Speaking as a Palestinian queer organization, we encourage Palestinian queers to share their personal stories and we work tirelessly to build a society that celebrates their diverse experiences. However, the discourse prompted by a recent documentary about Palestinian queer lives suggests a crucial need to share a critical perspective and to reframe some false assumptions the film may perpetuate.
The film in question, Oriented (Witzenfeld, 2015), recently debuted at multiple international film festivals. This story, about three gay Palestinian friends who live in Tel Aviv, has circulated throughout international media, promoting risky and false assumptions about queer Palestinians. This short statement is by no means a critique of individuals' lives, their lifestyles, or their personal choices; rather, it takes aim at the dangerous generalizations and misperceptions that the film, regardless of good intentions, may further.
Perhaps the main danger of the film's discourse is its purportedly "sophisticated" framing, which the film adopts in an alleged effort to avoid promoting clichéd, pinkwashing stories about queer Palestinians as victims of society and Israelis as saviors, etc. Despite good intentions, we think this film and the media discourse around it nevertheless reproduce these same mistakes. The film’s aim to promote "stories about strong queer Palestinians" is based in the same dehumanizing racist assumptions that also lay at the heart of "queer Palestinians as victims" movies. It is a pity to define our stories within an unfortunate racist and binary choice—we are "strong” or we are “victims"—promoted by the Israeli and Western audiences who are this film genre’s primary consumers.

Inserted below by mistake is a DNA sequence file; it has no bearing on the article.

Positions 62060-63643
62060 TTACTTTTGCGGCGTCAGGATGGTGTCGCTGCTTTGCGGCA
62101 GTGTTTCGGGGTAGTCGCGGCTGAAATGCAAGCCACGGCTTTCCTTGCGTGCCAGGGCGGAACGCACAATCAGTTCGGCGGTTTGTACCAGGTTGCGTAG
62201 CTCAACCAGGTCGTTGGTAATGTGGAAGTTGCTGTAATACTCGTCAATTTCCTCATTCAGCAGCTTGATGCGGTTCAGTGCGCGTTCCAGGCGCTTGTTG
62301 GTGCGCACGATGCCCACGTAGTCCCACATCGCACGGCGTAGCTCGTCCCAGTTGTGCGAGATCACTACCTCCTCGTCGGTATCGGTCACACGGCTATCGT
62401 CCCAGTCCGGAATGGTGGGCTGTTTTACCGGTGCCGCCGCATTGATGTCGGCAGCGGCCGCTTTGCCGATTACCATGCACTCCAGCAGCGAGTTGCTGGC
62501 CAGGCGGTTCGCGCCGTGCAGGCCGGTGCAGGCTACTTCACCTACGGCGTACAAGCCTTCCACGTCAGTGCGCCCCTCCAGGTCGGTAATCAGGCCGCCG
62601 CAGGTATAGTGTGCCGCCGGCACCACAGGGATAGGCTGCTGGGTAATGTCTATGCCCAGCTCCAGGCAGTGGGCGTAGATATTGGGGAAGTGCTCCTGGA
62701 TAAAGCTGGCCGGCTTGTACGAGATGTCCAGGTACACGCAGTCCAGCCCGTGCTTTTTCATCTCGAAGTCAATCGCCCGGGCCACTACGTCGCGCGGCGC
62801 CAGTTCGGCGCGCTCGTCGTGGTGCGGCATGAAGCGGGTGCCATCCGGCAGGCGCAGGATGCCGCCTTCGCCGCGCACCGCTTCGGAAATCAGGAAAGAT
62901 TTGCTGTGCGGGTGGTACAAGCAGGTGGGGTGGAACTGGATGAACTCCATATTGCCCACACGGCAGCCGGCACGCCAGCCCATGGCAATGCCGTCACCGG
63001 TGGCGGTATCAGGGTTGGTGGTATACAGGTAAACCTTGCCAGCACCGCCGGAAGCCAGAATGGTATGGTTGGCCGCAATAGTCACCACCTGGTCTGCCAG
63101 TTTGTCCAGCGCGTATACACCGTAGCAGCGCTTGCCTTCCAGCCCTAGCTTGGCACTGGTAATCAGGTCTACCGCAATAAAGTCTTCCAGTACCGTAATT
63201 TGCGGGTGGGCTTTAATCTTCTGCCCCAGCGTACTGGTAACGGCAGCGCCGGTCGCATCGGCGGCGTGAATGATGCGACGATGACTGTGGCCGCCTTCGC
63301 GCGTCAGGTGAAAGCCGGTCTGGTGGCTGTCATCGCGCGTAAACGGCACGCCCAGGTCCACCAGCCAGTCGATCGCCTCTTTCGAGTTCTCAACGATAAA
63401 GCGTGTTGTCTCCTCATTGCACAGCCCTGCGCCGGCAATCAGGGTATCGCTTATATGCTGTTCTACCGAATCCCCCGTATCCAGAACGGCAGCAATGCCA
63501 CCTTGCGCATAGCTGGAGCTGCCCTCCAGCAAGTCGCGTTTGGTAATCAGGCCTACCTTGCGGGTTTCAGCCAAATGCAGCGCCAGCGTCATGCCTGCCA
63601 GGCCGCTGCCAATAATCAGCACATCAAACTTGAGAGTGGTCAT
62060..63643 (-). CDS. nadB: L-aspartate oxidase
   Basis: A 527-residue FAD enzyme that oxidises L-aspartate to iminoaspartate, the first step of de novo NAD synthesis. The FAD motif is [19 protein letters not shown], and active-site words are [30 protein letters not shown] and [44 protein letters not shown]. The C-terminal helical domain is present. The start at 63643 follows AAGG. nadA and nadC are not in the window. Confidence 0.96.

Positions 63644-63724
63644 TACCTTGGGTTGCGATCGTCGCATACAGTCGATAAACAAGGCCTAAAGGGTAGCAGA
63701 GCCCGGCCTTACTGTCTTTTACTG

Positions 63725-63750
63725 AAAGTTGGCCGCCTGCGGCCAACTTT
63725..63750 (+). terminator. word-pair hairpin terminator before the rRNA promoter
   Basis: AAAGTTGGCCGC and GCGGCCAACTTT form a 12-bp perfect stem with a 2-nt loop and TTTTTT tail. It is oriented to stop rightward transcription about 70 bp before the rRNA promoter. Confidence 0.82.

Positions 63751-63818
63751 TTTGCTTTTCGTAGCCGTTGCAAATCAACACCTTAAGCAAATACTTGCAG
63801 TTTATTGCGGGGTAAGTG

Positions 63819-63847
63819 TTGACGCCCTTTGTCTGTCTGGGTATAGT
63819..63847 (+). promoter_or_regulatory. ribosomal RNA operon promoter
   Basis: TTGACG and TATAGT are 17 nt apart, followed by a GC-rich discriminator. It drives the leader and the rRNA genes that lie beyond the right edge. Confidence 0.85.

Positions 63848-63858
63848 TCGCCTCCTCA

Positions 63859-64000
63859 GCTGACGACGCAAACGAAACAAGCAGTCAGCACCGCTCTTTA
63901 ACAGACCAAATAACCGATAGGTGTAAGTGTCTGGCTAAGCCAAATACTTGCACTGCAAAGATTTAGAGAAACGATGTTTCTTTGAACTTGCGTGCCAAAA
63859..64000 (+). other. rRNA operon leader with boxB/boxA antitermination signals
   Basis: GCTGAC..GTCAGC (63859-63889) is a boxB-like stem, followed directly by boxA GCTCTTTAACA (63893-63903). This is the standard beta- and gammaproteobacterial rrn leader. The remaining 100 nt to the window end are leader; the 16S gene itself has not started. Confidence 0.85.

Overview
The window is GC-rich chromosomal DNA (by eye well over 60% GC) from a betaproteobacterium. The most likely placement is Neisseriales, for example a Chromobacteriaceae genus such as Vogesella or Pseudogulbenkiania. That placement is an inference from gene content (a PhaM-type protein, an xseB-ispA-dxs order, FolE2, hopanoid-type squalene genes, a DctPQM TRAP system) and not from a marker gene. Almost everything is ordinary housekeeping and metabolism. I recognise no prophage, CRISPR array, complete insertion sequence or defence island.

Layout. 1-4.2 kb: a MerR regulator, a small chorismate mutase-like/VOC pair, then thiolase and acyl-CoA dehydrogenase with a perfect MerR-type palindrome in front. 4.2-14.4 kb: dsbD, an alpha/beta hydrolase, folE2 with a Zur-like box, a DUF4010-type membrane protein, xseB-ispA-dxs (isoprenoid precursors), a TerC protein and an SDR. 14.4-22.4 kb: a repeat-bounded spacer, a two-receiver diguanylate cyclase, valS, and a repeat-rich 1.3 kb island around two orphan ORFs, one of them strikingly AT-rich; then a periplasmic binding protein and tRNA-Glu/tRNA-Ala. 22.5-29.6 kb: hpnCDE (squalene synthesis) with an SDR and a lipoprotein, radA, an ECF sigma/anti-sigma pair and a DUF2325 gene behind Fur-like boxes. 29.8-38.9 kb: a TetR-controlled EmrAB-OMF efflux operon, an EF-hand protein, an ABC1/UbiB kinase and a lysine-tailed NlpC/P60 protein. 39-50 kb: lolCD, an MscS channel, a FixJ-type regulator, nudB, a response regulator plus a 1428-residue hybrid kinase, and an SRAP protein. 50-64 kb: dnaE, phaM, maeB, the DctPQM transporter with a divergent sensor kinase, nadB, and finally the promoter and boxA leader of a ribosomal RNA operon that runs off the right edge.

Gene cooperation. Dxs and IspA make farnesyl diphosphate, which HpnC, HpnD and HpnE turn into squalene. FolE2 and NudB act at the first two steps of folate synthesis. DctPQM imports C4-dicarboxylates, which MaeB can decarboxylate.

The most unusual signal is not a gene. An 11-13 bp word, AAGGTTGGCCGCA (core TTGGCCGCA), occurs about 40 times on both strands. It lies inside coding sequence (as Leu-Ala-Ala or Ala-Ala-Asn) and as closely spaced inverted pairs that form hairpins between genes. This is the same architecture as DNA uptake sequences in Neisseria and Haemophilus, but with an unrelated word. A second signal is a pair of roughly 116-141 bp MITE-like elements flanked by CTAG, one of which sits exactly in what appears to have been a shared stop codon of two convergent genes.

The second danger is the representation of the film's story as “universal.” The cliché phrase "we represent a new generation of queer Palestinians" is more saddening than annoying in its reductionism. Despite powerful personal stories and choices shown in the film, no individual can represent an entire generation, nor claim that his/her/their experience can stand in for the multitude of experiences of Palestinian queers in Palestine. Palestinian queers who choose to live in Tel Aviv, a small segment of our community, have a unique experience that is not at all similar to the experiences of queers in other parts of Palestine, be it Ramallah, Nazareth, Nablus, or even other Palestinians living in Tel Aviv, or any other place. Politicizing this experience as a collective and representative experience—for this film's success or for any other personal interests—is unethical and unfounded.
Finally, we are concerned that this film positions Tel Aviv as the “gay haven” for queer Palestinians: falsely implying a "tolerant" and "open" city that graciously allows self-identified Palestinian queers—both victims and strong activists —to live and thrive. This directly contributes to the Pinkwashing propaganda campaign (perhaps even serving as its newest face) and is an unfortunate erasure of Palestinian queer narratives. Unlike this film’s narrow picture, our work, our priorities, and our successes refer to the many Palestinian queers – who live, thrive, create, struggle, and fight on a daily basis for their freedom—without relation to Tel Aviv. Change cannot happen in a pinkwashed city, nor can it fit into a cliché discourse about "change" in documentary films. The change we strive for is not narrow and superficial; it is rooted in our slow, deep and cumulative work on sexual and gender diversity within our own communities and context.